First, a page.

Tuesday, August 9, 2011


When the news broke that Ameneh Bahrami had pardoned the man that disfigured her face in an acid attack that left her with physical and emotional scars that may never fade, the reactions ranged from incredulous to admiring. There were those who believed that despite the general consensus that barbaric laws have no place in modern society, the acid punishment on Ameneh's attacker was justified. Others lauded her forgiving spirit and spoke highly of her. Yet the underlying fact remained that Ameneh was just one of the millions of women in the Arab world and South East Asia constantly subject to emotional, psychological and physical abuse in the hands of men. According to the United Nations Population Fund (UNFPA, it is estimated that perhaps as many as 5,000 women and girls a year are killed by members of their own families. Not too far back this year, a Saudi man was reported to have bathed his wife and mother to his three children in acid as their children watched helplessly. Ameneh's country Iran may be behind Pakistan in acid throwing, but it also records a high number of victims who were disfigured by jealous lovers, family members, scorned suitors and even strangers they have no connection with. The Arab world has a long way to go in terms of women rights. Women are often regarded as properties of their husbands, remain largely voiceless and are sometimes treated like chattels to be bought, used and abused. No doubt there are liberal Arab States like the U.A.E where women enjoy relative freedom, but these states are far outnumbered by those that with oppressive environments for women.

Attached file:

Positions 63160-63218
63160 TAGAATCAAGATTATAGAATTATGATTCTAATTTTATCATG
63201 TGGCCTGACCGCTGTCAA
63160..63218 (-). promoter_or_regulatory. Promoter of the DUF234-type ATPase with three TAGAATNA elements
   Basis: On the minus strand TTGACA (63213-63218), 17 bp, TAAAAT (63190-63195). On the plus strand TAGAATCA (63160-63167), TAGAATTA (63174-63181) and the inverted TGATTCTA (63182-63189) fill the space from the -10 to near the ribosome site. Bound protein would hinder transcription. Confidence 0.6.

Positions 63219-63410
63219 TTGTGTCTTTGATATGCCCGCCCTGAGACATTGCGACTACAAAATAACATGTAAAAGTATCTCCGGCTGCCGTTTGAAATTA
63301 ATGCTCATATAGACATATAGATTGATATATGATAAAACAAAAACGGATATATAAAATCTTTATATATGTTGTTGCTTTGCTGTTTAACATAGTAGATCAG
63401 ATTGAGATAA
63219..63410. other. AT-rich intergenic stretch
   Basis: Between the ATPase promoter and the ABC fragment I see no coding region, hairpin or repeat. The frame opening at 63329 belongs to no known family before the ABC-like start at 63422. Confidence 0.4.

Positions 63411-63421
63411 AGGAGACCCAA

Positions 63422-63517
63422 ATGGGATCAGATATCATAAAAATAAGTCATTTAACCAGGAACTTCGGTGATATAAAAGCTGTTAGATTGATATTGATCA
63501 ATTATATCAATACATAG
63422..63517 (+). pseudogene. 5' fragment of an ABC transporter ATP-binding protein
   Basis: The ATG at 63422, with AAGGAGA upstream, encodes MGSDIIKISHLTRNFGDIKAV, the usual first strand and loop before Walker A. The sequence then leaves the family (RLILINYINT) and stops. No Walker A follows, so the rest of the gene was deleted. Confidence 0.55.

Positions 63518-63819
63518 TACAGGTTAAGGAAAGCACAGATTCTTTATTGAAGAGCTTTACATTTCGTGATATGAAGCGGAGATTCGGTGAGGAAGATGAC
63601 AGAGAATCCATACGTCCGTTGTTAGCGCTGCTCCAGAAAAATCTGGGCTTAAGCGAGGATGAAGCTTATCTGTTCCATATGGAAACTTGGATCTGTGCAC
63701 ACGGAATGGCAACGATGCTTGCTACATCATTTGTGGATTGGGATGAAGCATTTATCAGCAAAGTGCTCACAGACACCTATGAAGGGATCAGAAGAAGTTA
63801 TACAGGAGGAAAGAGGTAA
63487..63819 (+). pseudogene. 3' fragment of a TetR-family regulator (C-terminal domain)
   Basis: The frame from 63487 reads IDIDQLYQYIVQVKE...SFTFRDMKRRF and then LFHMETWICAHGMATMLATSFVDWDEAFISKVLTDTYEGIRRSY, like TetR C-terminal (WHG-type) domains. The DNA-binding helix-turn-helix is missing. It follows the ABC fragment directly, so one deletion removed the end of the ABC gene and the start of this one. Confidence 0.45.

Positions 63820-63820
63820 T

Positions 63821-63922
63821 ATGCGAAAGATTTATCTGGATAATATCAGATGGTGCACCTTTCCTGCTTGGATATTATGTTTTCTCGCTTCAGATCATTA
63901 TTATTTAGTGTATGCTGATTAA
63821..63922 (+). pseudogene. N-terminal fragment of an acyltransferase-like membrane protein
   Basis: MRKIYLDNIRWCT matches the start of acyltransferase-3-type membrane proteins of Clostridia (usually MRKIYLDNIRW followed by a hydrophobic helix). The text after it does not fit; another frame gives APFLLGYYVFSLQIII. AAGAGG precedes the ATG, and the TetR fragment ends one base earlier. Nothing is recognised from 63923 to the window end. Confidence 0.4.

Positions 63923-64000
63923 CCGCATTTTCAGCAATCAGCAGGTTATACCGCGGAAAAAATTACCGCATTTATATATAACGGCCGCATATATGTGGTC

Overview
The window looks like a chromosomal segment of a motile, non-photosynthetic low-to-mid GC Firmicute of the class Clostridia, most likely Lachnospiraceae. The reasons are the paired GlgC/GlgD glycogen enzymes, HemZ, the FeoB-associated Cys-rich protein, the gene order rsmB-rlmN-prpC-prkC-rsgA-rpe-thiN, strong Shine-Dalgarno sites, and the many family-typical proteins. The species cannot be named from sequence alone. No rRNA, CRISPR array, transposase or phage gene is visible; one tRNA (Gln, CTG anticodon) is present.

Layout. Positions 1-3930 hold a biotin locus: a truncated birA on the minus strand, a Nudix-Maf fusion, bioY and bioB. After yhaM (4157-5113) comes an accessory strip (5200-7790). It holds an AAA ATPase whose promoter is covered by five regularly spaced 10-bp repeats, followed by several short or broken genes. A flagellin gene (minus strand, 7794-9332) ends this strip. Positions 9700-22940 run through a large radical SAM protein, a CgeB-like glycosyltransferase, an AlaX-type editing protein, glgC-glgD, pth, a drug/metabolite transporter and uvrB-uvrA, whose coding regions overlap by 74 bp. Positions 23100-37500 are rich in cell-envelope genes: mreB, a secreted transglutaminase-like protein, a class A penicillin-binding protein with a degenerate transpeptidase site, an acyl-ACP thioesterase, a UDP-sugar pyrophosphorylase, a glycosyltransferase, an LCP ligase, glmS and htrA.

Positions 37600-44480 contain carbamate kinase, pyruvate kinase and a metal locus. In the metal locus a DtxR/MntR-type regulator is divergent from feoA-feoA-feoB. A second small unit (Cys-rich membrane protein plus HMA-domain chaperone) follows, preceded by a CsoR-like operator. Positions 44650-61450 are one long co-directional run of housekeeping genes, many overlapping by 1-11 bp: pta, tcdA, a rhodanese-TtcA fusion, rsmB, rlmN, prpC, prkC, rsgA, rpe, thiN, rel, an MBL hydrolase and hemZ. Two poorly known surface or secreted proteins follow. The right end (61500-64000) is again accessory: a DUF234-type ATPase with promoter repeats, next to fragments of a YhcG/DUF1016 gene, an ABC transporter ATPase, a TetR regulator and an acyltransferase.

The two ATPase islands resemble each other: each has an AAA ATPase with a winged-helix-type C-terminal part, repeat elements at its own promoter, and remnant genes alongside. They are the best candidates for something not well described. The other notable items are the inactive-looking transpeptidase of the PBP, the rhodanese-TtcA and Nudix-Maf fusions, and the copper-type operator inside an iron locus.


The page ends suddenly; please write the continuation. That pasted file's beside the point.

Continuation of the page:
Honour killings, the killing of a women of a family due to the belief of the perpetrators that the victim has brought dishonor upon the family or community which belong to the stone ages is still a reality in most Arab states and has been reported in Europe where Arab immigrants live. Women have been killed for the most flimsiest excuse. In 2008, a woman was killed in Saudi Arabia for "chatting" with a man on the social networking site Facebook. In 2010 a 16-year-old girl was buried alive by relatives for befriending boys in Southeast Turkey; her corpse was found 40 days after she went missing. Even recently, a Pakistani father killed six of his daughters over the allegation that two of them befriended local college boys, and four of them took sides with the two accused of the crime.

In order for the United Nations to realize the objectives of the Millennium Development Goals (MDGs), it must intensify its fight against gender oppression as the helpless women in the Arab world and South East Asia suffer the worst crimes against women. The ire drawn by Iran's bid to join the the board of a powerful new United Nations agency promoting equality for women is perfectly understandable. It is galling that Iran with its history of human rights abuse against women is vying for a seat in a body that promotes the liberation of women in oppressive climes. The U.N however need to do more than just report these abuses or prevent countries with reported abuses against women from joining strategic agencies. The UN should adopt a more severe approach of dealing with erring nations. To fully exploit human capital as underlined by the MDGs, women need to be completely free from discrimination. Pro active measure must be taken to prevent more abuses against women in countries all over the world. Justice should be served for perpetrators of such hideous crimes like acid pouring or honour killings in the Middle East and South East Asia. And unless this is done, it is highly improbable that the MDGs will be a reality any time soon.

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